A survey of teachers and administrators regarding the Los Angeles Unified School District (LAUSD) iPads project reveals that a majority of teachers do not favor the effort. The survey was conducted by a Board of Education member and employee unions in an effort to determine how the iPad rollout is going and how to improve it.
Only 36% of teachers strongly favored continuing the effort, while 90% of administrators favored the rollout. Overall, there were mixed results. Few people questioned the goal of supplying and properly using up-to-date technology, according to Los Angeles Times.
LAUSD’s goal is to provide iPad to every student and teacher. The nation’s second-largest school district launched a $1 billion project to distribute iPads to its 640,000 students by late 2014.
The rollout, however, has been fraught with complications with security and funding. When the first group of campuses received the tablets this fall, more than 300 students at three high schools immediately removed security filters so they could freely browse the Internet. Mechanical keyboards that will be necessary to use the iPads on new standardized tests are yet to be purchased by officials, and parents have expressed confusion about their responsibility for the devices.
The district pays $768 per iPad to Apple. The higher than retail price includes a limited three-year warranty, a protective case and other features. The bundle of extras is worth at least $200 more than the district paid for each device.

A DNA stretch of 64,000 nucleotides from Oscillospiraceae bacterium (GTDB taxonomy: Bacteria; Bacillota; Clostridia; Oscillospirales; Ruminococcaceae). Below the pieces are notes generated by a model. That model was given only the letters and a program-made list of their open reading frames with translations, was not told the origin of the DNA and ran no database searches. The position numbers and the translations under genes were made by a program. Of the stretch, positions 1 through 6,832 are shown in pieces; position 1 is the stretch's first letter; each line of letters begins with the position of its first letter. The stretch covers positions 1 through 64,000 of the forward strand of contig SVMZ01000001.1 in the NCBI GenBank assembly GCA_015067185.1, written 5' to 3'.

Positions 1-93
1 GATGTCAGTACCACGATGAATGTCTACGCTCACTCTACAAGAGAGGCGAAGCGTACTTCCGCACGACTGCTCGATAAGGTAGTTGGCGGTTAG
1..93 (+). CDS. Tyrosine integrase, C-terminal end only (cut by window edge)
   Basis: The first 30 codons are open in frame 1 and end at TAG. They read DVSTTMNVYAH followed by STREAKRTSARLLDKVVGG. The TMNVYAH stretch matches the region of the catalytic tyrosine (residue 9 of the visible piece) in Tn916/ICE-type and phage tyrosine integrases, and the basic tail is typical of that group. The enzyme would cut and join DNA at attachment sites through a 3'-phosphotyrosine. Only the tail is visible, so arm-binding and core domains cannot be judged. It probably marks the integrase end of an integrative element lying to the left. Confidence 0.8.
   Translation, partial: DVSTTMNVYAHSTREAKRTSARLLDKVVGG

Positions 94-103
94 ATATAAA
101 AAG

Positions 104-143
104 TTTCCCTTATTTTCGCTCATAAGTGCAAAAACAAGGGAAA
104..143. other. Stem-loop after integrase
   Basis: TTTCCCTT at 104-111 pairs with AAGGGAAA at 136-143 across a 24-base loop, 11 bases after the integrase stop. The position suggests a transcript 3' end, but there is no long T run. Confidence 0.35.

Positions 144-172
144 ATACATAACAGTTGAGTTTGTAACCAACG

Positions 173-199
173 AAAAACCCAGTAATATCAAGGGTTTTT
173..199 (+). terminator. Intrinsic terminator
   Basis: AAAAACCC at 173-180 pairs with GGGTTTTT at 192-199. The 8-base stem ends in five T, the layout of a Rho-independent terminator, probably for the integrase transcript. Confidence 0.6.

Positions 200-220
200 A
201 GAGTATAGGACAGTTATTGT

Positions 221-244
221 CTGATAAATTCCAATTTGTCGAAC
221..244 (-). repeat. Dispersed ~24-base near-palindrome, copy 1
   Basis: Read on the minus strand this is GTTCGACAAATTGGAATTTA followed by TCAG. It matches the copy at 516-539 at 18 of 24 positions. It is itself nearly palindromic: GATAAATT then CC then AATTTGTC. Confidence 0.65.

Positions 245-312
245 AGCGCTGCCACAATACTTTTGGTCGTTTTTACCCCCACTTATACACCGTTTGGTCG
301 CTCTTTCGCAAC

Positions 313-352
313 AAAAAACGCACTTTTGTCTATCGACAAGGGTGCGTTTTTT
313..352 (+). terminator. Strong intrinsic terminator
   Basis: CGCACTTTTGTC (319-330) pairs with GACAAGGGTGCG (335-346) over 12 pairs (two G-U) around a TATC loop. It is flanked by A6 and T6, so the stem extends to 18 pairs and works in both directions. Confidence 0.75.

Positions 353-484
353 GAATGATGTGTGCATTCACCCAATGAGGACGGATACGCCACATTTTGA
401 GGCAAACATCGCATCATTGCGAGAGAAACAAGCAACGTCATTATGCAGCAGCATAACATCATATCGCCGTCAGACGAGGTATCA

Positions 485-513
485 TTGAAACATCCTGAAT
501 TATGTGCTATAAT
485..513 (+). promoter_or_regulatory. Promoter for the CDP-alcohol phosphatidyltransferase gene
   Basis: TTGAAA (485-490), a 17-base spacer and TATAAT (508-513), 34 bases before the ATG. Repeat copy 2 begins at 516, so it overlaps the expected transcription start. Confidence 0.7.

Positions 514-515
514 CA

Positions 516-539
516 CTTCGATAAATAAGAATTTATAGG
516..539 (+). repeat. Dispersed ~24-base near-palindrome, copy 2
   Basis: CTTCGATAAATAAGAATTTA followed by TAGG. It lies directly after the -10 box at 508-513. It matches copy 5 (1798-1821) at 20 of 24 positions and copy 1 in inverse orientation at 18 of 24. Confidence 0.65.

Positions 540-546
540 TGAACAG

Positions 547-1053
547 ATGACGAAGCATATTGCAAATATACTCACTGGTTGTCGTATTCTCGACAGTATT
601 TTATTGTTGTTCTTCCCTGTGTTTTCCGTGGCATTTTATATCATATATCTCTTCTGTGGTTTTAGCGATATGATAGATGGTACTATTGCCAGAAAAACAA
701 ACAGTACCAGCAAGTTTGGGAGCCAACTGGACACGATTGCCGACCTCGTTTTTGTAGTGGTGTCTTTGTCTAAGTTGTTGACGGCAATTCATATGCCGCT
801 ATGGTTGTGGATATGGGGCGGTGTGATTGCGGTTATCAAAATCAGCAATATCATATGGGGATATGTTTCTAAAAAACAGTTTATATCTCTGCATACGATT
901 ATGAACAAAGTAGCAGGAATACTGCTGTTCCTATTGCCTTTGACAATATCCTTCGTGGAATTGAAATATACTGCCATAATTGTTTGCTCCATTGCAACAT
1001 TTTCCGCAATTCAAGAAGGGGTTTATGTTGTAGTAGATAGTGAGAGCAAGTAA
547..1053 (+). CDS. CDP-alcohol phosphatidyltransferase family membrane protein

“It’s outrageous, appalling, that we are buying these toys when we don’t have adequate personnel to clean, to supervise,” said Robert J. Moreau, a computer animation teacher at the Roosevelt High School instructor. “Classrooms are overcrowded, and my room has not been swept or mopped in years except by me and the students…. It would be great if the basics were met. I can’t get past that.”
Schools Supt. John Deasy has pushed hard for the iPads, calling it a civil rights imperative to give all students access to technology used by the more affluent.
In addition, questions quickly arose about whether parents are responsible if the devices are lost or stolen. The price of the tablets and the curriculum licensing fees also became issues.
Recently, the Board of Education held a special meeting to discuss project’s issues and ultimately slowed the rollout that began at 47 campuses. The plan now is to add 38 schools by the end of the academic year, and then finish the distribution, after an evaluation, within the next three years.
Although the surveys weren’t scientific samples, “it was really important to get feedback from the principals and teachers who were actually involved in the rollout and see what we could learn,” said school board member Monica Ratliff. She chairs the board’s technology committee, and her office helped prepare the surveys.
“We learned … that people do tend to like them. Students do find them engaging, but there have been some serious glitches,” Ratliff said. “I was surprised by the number of teacher comments that mentioned difficulty with the wireless connectivity.”
According to United Teachers Los Angeles, 15% of the eligible teachers took part in their survey. The union blamed the low participation on a lack of time and the number of questions.